From World War II onward, the Iroquois, one of the largest groups of Native Americans in North America, have confronted a series of crises threatening their continued existence.
From the New York-Pennsylvania border, where the Army Corps of Engineers engulfed a vast tract of Seneca homeland with the Kinzua Dam, from the ambition of Robert Moses and the New York State Power Authority to develop the hydroelectric power of the Niagara Frontier (which eroded the land base of the Tuscaroras), from the construction of the Saint Lawrence Seaway (which took land from the Mohawks and still affects their fishing industry), to the present-day battles over the Oneida land claims in New York State and the Onondaga efforts to repatriate their wampum--Laurence Hauptman documents the bitter strugglesofproud peopleto maintaintheirindependenceandstrengthin the modem world.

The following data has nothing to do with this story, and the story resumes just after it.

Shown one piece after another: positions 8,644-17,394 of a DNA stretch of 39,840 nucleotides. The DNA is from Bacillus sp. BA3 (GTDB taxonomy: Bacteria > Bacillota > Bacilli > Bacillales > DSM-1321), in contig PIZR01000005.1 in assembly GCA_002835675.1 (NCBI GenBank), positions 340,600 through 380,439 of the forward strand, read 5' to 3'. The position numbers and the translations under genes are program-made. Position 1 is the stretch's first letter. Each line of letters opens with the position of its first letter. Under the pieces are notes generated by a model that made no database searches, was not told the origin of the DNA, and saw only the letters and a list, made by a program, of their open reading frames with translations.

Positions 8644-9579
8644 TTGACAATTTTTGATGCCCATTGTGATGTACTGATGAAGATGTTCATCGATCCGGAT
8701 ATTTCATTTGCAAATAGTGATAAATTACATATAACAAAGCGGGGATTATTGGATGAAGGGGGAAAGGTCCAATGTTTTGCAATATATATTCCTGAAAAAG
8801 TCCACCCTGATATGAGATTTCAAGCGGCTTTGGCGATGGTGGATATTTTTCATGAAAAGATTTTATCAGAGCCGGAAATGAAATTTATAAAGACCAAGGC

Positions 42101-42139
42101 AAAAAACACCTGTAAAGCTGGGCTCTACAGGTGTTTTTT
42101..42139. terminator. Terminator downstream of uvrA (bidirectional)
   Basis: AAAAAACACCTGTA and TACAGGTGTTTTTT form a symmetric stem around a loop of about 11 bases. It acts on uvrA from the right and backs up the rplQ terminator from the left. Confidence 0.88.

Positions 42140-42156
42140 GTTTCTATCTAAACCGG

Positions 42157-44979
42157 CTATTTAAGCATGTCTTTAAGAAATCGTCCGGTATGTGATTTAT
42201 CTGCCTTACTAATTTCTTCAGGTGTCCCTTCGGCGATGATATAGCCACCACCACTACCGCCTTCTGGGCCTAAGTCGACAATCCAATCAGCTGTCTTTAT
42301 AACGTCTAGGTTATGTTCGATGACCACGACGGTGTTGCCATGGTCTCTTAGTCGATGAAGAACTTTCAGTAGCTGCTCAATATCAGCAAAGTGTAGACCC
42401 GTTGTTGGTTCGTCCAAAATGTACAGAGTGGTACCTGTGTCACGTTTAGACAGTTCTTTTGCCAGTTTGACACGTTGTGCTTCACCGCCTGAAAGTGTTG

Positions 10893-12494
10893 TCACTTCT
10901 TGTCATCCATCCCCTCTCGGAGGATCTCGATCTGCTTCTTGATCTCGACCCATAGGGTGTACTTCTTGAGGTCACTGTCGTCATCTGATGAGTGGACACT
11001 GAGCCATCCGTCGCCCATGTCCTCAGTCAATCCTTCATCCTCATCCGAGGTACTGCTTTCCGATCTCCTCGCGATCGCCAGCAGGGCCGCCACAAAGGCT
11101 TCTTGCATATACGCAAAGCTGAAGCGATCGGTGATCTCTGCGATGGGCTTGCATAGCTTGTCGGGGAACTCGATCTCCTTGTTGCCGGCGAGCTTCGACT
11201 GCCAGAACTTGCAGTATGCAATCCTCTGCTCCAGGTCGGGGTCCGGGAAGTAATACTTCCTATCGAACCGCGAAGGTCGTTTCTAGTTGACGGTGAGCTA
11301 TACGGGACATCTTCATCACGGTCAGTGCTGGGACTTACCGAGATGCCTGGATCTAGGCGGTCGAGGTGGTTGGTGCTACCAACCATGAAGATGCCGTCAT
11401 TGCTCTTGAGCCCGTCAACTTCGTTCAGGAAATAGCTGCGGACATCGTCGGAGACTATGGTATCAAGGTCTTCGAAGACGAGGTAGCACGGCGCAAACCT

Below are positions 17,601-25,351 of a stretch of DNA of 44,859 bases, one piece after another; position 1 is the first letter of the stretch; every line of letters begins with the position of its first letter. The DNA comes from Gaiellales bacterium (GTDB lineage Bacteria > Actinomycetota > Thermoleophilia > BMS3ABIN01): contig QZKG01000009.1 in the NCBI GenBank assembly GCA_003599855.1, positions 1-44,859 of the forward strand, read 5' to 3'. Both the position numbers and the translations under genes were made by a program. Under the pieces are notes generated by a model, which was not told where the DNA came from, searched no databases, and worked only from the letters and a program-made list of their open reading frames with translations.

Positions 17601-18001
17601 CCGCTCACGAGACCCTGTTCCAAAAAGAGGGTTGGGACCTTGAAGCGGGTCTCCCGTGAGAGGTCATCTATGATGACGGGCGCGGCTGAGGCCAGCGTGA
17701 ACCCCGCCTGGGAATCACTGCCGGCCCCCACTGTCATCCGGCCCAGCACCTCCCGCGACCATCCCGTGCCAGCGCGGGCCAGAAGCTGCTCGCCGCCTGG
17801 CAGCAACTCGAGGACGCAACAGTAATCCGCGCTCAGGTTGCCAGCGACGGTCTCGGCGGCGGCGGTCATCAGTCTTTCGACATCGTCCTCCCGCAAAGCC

Out of these battles came a renewed sense of Iroquois nationalism and nationwide Iroquois leadership in American Indian politics. Hauptman examines events leading to the emergence of the contemporary Iroquois, concluding with the takeover at Wounded Knee in the winter- spring of 1973 and the Supreme Court's Oneida decision in 1974. His research is based on historical documents, published materials, and interviews and fieldwork in every Iroquois community in the United States and several in Canada. illustrations